Sunday, February 1, 2009

Going for It! So what are your dreams? A View from Impact Factory Jo Ellen Grzyb

What’s holding you back?
I might fail (public humiliation)
I might succeed (other people’s high expectations)
It’s too difficult at my age.
I’ll never find the time.
People will think I’m ‘too big for my boots’.
I don’t know how to begin.
Who am I? There are other people far more qualified.
I don’t have enough self-confidence
It’s all right to be frightened.
Fear, concern, anxiety are natural feelings so don’t expect to be entering a new venture without some pretty intense emotions. You have to decide whether you’re going to give them more room in your head than the excitement, anticipation and joy that are equally present. If you listen too much to the anxious feelings, they’ll tell you to stop before you begin. Get an image in your head of you at your most successful and let her have more room than the ‘little’ you that will keep you small if you let her. Draw a self-portrait of your successful self. Start a scrapbook and put her on page one. One of my scrapbooks is filled with cartoons, my own drawings (really bad ones I might add!), poetry (mine and others), clippings from magazines and newspapers, anything that helped me define my dream.
Identify the skills you already have.
Being a homemaker requires courage, tenacity, planning, determination and flexibility. All those qualities are also required for any new venture. For one month keep a journal in your scrapbook of everything you do in your daily life and the qualities and skills you use to do them. Then imagine yourself in your new activity and list the skills you’ll need, marking a tick next to the ones you already have. In some cases you may need retraining (studying to be a counsellor, for instance), but in most cases I have found that people already have the skills and qualities they’ll need for a new vocation.
Get a support structure in place before you begin.
Two is a support group. Get more if you can and schedule regular weekly meetings. They need only last an hour. Part of their purpose is to help keep you on track. At the beginning tell your support group your long-term aspirations and at least one short-term goal per week. Other people’s jobs are to encourage, brainstorm new ideas and tell you you are wonderful. This is no joke. When the going gets difficult, you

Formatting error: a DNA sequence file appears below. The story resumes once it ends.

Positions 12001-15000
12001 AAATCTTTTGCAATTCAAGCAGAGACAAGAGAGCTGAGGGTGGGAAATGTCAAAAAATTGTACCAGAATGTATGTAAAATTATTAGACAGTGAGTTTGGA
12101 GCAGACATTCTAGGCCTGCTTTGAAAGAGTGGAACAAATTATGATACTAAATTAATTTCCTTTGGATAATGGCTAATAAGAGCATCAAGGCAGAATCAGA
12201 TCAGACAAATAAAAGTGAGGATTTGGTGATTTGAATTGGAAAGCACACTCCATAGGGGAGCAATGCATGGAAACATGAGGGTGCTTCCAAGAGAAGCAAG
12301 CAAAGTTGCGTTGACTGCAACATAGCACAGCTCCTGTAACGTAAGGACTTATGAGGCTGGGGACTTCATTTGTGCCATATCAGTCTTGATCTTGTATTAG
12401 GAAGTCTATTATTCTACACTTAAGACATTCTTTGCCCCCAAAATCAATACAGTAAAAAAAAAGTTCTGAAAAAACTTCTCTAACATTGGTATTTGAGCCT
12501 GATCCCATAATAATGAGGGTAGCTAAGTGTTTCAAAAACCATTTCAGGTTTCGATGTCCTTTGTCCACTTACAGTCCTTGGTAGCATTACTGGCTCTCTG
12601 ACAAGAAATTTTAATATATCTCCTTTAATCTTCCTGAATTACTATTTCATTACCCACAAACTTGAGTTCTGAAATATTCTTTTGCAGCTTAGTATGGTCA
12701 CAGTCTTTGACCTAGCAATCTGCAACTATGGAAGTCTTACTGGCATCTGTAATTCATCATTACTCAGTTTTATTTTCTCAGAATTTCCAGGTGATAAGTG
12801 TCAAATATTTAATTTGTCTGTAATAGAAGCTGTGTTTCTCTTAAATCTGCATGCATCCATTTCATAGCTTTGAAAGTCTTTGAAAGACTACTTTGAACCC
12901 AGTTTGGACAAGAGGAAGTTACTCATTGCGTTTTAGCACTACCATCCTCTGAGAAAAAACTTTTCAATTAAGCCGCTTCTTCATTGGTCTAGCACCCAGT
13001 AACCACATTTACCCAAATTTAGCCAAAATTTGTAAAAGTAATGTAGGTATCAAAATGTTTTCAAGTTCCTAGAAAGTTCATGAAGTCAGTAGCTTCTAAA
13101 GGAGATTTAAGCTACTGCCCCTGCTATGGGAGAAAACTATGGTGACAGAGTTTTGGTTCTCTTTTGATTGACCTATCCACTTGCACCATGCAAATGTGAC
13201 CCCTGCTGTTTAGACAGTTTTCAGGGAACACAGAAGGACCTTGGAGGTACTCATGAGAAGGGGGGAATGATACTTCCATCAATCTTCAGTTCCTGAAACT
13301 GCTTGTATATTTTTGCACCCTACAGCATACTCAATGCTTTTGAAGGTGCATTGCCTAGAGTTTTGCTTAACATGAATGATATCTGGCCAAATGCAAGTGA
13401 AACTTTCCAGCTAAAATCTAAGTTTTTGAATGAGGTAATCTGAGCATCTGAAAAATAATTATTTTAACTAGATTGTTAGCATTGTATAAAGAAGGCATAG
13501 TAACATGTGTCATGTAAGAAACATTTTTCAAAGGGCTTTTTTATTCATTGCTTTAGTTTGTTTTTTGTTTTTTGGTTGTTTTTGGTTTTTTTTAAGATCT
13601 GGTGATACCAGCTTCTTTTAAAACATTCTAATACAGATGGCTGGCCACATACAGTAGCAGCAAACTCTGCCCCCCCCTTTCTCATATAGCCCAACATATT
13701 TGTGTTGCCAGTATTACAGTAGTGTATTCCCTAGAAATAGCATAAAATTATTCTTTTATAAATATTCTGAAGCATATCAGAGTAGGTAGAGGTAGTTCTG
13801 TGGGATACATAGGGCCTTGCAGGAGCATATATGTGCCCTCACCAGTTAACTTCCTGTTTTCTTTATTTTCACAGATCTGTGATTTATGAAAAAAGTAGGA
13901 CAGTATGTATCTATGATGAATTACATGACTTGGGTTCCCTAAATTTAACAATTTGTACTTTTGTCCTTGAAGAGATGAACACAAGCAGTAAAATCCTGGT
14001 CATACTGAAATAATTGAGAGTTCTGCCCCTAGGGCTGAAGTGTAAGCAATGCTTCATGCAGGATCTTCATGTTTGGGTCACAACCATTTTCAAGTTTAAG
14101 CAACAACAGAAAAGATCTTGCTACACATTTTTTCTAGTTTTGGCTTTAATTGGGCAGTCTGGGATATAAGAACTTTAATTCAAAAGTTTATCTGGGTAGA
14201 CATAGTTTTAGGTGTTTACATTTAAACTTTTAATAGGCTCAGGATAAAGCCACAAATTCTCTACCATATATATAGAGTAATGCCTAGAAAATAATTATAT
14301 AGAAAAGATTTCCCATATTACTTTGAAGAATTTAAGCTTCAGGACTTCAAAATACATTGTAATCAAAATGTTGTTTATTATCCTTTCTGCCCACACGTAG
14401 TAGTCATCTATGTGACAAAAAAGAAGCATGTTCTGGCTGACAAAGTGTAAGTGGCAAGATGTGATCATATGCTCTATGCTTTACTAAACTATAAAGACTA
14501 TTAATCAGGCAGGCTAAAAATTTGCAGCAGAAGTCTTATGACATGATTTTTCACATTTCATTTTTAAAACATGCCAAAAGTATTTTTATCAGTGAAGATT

need to have people on your side whatever happens. A few good words from someone you trust can brighten anyone’s day. Make sure you do not include anyone who will tell you why your ideas won’t work. It’s fine to have someone point out some of the pitfalls, but you do not need negativity – it just feeds the little you.
Dream with your feet on the ground.
Be realistic. You may dream of being a ballet dancer at 45, but it’s mighty unlikely to happen. However, you could get involved in set design, costume-making or any number of related areas. One of the problems that people with impossible dreams encounter is that they make them so big, that not only is it unlikely they’ll be able to achieve them, it is equally likely that they will be the best excuse never to begin. I’m a great believer in impossible dreams (I have them myself!), but make sure they can be broken down into ‘bite-size’ chunks, so that you can see a beginning, middle and end to each chunk. If my dream is to be a Booker prize winner I can stay in my head autographing first editions and never start the first page. Or I can keep a journal every day, send a short piece into the parish newsletter and write letters to the editor of my favourite magazine as a way of practising my skills as a writer.
Start networking. You know more people than you think.
Go through your address book and see if there’s anyone amongst your current friends, relatives and acquaintances who knows something about the area you are interested in. Don’t think in terms of what they can do, rather what or who they know. Identify who’s already doing what you want to do and ask to pick their brains. It may seem quite a bold thing to ask but, in my experience, people are usually quite generous about telling others what they know (good for their ego too) and will give not only useful pointers but will alert you of pitfalls as well.
Learn to sell yourself.
If you don’t think you have something to offer, why should anyone else? You don’t have to wave a banner to sell yourself, but self-deprecation won’t do it either. An exercise to do with your support group is to imagine yourself as a product. What’s special about you the product? Why would someone want to ‘buy’ this product? Who are your ‘customers’? How will you reach them? Odd questions to ask yourself, but they will put a new slant on looking at yourself more objectively. Then you need to create a Marketing Plan to launch this new product onto the world.
Create your Marketing Plan: back to the future.
I know this sounds obvious, but the number of people I’ve met who have huge dreams and no plans astonishes me. The best way to make a plan that I know is to start with your end point and work backwards. Begin with your goal and think of what would have happened just before you reached it, then what would have happened just before that, and so on till you reach the present day. Draw a graph of what needs to happen when and be clear about the milestones – those key elements that must be in place for your plan to work well. Put people’s names next to the milestones. And most important of all, make sure you create a budget so you know what resources you’ll have to call upon at each stage.
A plan should make you feel supported, secure and freed up. If it feels like a burden, you’ve got the wrong plan.

No comments:

Post a Comment